Breathe in, breathe out What my first year covering sports taught me about myself

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Deep breath in, deep breath out” were the words I told myself as I approached the press box to cover my first game as a Sports Reporter for the Silhouette. It was the McMaster men’s football team’s 2017 pre-season game against the Saskatchewan Huskies, and as I tried desperately to blend behind my editor, I stood out. Black skin, big hair and the only woman in the room? In the sports industry, I attract attention to myself no matter what I do.

Despite my discomfort, I knew I was there for a reason. So I shut out my thoughts, buckled down and focused on the action so I could write my first piece.

Don’t bother looking for that article because it does not exist. Although I pride myself on my writing, writing for sports was new to me — I felt like I had no idea what I was doing and it showed. I grew up playing sports, but I was by no means a sports expert. After some much-needed guidance from my Sports Editor, I tried again

As the McMaster men’s soccer team geared up to play against one of their biggest rivals, the York Lions, I geared up to cover their match for my official first article. In preparation for this, I searched up examples of good soccer articles. It did not take long to discover that game coverage was not something I had any interest in reading, let alone writing. But the story behind a player’s rise to success, a coach’s first championship, or why a fan used their Make a Wish Foundation wish to meet their favourite athlete, were the stories I wanted to tell.

So for the remainder of the year, that is what I tried to do. I shared stories of the club teams who worked just as hard as the varsity teams with less than half the amount of funding. I wrote about the importance of family in sports, both on and off the field. I helped athletes publish their experiences as Marauders and I explored how former Mac students got into the sports industry.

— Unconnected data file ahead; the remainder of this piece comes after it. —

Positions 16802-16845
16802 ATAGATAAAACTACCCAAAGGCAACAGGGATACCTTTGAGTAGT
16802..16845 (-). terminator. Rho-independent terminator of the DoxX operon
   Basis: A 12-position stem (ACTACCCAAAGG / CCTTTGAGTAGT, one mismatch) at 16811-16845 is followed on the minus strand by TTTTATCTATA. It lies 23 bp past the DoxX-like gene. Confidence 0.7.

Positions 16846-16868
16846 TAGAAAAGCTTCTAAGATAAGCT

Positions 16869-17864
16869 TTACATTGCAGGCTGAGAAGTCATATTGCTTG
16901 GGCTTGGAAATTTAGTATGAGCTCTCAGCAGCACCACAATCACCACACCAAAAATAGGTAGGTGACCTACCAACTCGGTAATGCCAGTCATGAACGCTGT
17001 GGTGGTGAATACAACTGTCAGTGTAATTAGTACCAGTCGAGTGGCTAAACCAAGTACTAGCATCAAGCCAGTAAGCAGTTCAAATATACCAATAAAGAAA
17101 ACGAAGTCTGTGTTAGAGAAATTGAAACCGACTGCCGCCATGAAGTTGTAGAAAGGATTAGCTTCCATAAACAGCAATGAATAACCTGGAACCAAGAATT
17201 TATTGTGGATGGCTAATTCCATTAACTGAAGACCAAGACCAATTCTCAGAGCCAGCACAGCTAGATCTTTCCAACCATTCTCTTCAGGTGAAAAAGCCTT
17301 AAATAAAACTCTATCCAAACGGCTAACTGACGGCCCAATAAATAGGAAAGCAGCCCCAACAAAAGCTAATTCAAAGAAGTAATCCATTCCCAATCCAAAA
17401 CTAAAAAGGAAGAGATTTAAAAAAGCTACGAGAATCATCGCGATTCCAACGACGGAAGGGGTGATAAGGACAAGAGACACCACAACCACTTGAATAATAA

As I covered everything and anything sports-related at McMaster, I tried to tell stories that sports fans, non-fans and those who even hated sports, could enjoy. So if that meant taking a risk and hunting down athletes to talk about their style or how many sneakers they owned, stories that the stereotypical sports reader may not read, I did it.

I do not know if I want to write articles on sports forever, but I do know that both writing and sports will forever be a part of who I am and who I will become.

 

Jessica Carmichael
Sports Reporter
The Silhouette

And while I was writing for other people, I was also writing for myself. As someone with a variety of interests, I try to find harmony among them all. Originally the thought of doing this was scary. But my nerves that were present when I pitched some of my original story ideas, are minuscule to the positive reception I received from my editors.

As the Sports Reporter for such a progressive outlet, I have been given the opportunity to explore different areas using sports as a lens. Writing for the Silhouette was my first taste of what I believe my future has in store for me. As of right now, I do not know if I want to write articles on sports forever, but I do know that both writing and sports will forever be a part of who I am and who I will become.

So as the world continues to advance and become more inclusive, I have hope that the sports industry will too. Though it probably will not be the last time I will be telling my self to breathe in and out, in fear of being rejected, this fear alone will not stop me from continuing to break that glass ceiling. I have already made it this far, so why not keep going.

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Author: Jessica Carmichael

Sharing the same birthday but not the same salary as Houston Rockets' Chris Paul, Jessica spends most of her days not practicing her free throw. In addition to studying communications and media, Jessica dedicates the majority of her time to flag football and watching an endless amount of sports documentaries. Looking for her own Last Chance U pet project, Jessica is committed to covering sports beyond the box score and faceless stats.